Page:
Masks will no longer be required to be worn inside K-12 schools in Newfoundland and Labrador starting May 24.
In a briefing Friday, Chief Medical Officer of Health Dr. Janice Fitzgerald said that while Public Health still recommends mask-wearing, they will now be a personal choice for students, staff and families.
"We are seeing reduced COVID-19 activity in the province. Hospitalizations due to COVID-19 severity have decreased significantly in recent weeks, which is one of the most important indicators at this time," said Fitzgerald.
"While the virus persists, the level of community transmission is lower than we have seen in recent months."
Fitzgerald said people inside schools should assess their risk before deciding to ditch their masks. Vaccination status, a COVID-19 infection within the last three months, susceptibility to serious sickness, crowd sizes and having close contacts who are high risk are all factors to consider when deciding whether to wear a mask, said Fitzgerald.
"Regardless of your choice, or anyone's choice to wear a mask or not, we ask that students and staff be kind to one another and respect each other's choices," she said.
Leading up to the Easter break, Public Health kept masking guidelines in place while dropping the mandate in other public spaces across the province on March 14.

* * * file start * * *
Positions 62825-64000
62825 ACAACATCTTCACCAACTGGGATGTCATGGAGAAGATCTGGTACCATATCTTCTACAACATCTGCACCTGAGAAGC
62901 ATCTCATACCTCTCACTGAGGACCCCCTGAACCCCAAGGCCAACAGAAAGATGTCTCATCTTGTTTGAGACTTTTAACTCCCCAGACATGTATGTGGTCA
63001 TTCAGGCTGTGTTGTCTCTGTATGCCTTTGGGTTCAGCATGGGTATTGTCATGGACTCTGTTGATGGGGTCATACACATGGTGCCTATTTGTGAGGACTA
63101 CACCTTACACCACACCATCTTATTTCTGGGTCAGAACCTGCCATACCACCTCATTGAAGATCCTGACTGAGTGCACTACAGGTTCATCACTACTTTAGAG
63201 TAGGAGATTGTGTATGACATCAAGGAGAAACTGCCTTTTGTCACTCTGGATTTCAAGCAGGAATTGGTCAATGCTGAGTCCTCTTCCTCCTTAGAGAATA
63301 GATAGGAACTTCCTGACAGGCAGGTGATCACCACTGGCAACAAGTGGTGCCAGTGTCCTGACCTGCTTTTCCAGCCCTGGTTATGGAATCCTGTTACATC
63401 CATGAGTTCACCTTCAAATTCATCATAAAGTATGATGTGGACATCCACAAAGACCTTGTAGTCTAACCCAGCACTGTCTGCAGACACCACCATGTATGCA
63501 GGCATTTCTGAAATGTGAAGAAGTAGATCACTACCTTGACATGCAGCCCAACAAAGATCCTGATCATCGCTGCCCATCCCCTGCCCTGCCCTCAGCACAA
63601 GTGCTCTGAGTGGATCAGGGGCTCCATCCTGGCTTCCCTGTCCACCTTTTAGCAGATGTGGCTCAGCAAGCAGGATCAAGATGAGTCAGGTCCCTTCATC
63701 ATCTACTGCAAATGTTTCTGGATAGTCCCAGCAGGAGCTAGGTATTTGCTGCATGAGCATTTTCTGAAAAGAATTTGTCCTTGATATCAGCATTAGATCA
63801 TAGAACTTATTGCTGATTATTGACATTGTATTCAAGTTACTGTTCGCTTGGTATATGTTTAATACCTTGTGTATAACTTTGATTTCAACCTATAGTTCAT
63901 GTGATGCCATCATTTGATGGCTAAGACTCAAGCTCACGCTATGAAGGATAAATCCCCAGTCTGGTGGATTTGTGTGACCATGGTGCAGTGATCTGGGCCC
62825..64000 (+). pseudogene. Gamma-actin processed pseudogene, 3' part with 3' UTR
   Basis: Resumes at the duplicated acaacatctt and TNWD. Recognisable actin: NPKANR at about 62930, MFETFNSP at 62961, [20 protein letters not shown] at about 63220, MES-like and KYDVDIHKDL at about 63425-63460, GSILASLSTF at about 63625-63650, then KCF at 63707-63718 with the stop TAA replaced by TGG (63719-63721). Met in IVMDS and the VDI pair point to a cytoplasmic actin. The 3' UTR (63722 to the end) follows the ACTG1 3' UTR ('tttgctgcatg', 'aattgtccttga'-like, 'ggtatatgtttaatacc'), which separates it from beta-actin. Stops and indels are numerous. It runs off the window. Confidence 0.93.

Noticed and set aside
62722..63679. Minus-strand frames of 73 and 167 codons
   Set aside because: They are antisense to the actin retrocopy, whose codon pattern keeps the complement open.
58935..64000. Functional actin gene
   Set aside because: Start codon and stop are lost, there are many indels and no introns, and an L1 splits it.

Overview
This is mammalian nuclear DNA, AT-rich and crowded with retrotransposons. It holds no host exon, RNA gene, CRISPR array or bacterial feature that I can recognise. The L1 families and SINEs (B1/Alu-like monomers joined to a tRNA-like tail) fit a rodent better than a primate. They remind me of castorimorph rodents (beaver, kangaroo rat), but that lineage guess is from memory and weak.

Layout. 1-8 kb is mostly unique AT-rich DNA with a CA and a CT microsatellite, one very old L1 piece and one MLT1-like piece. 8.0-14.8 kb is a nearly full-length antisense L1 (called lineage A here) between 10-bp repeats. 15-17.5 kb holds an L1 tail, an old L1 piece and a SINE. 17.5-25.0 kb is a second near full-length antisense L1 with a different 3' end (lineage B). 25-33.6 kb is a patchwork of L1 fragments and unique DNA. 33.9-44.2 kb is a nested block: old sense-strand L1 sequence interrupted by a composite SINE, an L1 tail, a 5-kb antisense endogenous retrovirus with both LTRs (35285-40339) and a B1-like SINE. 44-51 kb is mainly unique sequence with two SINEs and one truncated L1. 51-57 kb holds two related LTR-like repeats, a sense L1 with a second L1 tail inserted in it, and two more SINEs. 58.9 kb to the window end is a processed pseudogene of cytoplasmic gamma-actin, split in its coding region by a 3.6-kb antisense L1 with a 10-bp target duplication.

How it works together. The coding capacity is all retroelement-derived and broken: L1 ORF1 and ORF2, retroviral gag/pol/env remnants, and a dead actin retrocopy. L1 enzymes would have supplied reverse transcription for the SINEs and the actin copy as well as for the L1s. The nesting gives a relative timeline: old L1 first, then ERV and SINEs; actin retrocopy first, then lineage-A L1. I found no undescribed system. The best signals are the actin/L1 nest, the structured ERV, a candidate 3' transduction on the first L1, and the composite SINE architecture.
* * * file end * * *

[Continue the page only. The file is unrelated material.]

At the time, Fitzgerald said Public Health would revisit masking guidelines in schools after the break, but when the time came the requirements were kept in place for all K-12 schools.
Health and government officials have continuously said they still recommend wearing masks while in public to slow the spread of COVID-19. Fitzgerald said that recommendation has not changed.
Watch the full May 13 update:
Fitzgerald said the mandate is being dropped — instead of being kept in place to finish out the school year — because the province is faring well with COVID-19 and because there's high immunity in school communities.
"We in Public Health would not be doing this if we felt that there was a significant increased risk for transmission. As we've done, throughout Omicron in particular when we've loosened restrictions, there may be a little bump," she said.
"That's not unexpected. But we don't anticipate there's going to be a huge increase in transmission with this," she said.
'Really disheartened,' parent says
The decision to make masks optional doesn't sit well with Kelly Budgell of Bay Roberts, who has children in Grade 5 and Grade 11.
Budgell chose to drop out of university three courses away from a degree in sociology to home-school her daughter because of COVID concerns, and is planning to keep her son home during the final weeks of the school year. She hopes he'll be able to get the credit he needs for graduation next year.
"I was really disheartened. Disappointed. This was the last and only protection that was in place. And now it's being taken away," Budgell told CBC News Friday. "The masking was the easiest thing to keep in place, so it's pretty frustrating."